Jake Gyllenhaal has made a big career out of playing sleazy, menacing, and generally weird men. He’s a master at making himself the guy you know is up to something, but you just don’t know what. While his physical appearance and acting skills go a long way toward creating this effect, Gyllenhaal is more than willing to participate in the writing process to make his characters weirder.
Appear “Gay” to promote his role in Guy Ritchie’s “The Covenant,” Gyllenhaal recalled his experience with Denis Villeneuve in “Prisoners,” which turns 10 this year. In the twisty thriller, Gyllenhaal plays a detective who tries to track down two missing girls while one of their fathers decides to seek his own way of vigilante justice. The role of Detective Loki was prime material for Gyllenhaal, but the actor explained that he requested some changes to make the character more unsettling.
“The character was written one way, but I saw the essence of something else,” Gyllenhaal said of his first impressions of the script. “In the first draft, it was a much tighter character. Rather, he was trying to find an answer. “Finding the answer” was the most interesting part. I don’t think the external effects of this were that important. But they became important to me. I wanted the character to be mysterious – but determined – so the audience was dealing with two things at once.”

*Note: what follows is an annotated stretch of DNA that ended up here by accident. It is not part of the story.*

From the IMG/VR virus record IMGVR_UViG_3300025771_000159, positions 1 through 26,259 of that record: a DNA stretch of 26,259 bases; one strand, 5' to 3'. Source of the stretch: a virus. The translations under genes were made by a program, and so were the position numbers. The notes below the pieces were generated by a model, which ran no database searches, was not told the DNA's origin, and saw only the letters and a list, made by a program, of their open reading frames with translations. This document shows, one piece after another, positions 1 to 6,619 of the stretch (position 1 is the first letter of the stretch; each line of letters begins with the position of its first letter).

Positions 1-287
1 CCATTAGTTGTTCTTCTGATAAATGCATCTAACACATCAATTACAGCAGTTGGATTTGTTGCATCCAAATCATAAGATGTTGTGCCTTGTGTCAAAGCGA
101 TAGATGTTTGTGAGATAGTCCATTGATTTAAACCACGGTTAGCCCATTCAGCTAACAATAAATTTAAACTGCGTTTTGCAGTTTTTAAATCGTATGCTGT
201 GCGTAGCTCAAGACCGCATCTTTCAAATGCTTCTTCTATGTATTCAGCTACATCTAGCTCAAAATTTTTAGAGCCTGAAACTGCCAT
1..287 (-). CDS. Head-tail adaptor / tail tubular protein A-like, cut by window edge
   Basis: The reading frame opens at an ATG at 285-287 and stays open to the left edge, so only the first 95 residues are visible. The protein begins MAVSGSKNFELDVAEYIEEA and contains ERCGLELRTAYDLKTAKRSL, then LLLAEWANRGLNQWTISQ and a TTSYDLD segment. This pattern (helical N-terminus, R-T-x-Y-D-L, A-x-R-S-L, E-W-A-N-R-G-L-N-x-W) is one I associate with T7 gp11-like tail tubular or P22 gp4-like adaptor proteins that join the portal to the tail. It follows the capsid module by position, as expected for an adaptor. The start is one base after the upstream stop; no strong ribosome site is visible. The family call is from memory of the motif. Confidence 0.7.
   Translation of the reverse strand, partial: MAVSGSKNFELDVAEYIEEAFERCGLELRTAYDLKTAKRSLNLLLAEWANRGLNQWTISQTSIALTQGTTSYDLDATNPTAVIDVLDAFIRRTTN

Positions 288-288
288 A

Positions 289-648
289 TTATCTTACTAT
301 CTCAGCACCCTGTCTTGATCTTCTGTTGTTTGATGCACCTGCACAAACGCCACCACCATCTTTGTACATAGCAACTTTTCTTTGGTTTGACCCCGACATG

The actor also revealed that he’s always been a fan of Aaron Guzikowski’s original script and didn’t see him trying to impose a different vision on the project. He simply saw his additions as adding extra layers to the character that made the game more interesting for him.
“And so to me, it’s not necessarily like a bad script turned into a good movie,” he said. “But sometimes you just add things and they’re completely different from what’s on the page. But still with the same intention.”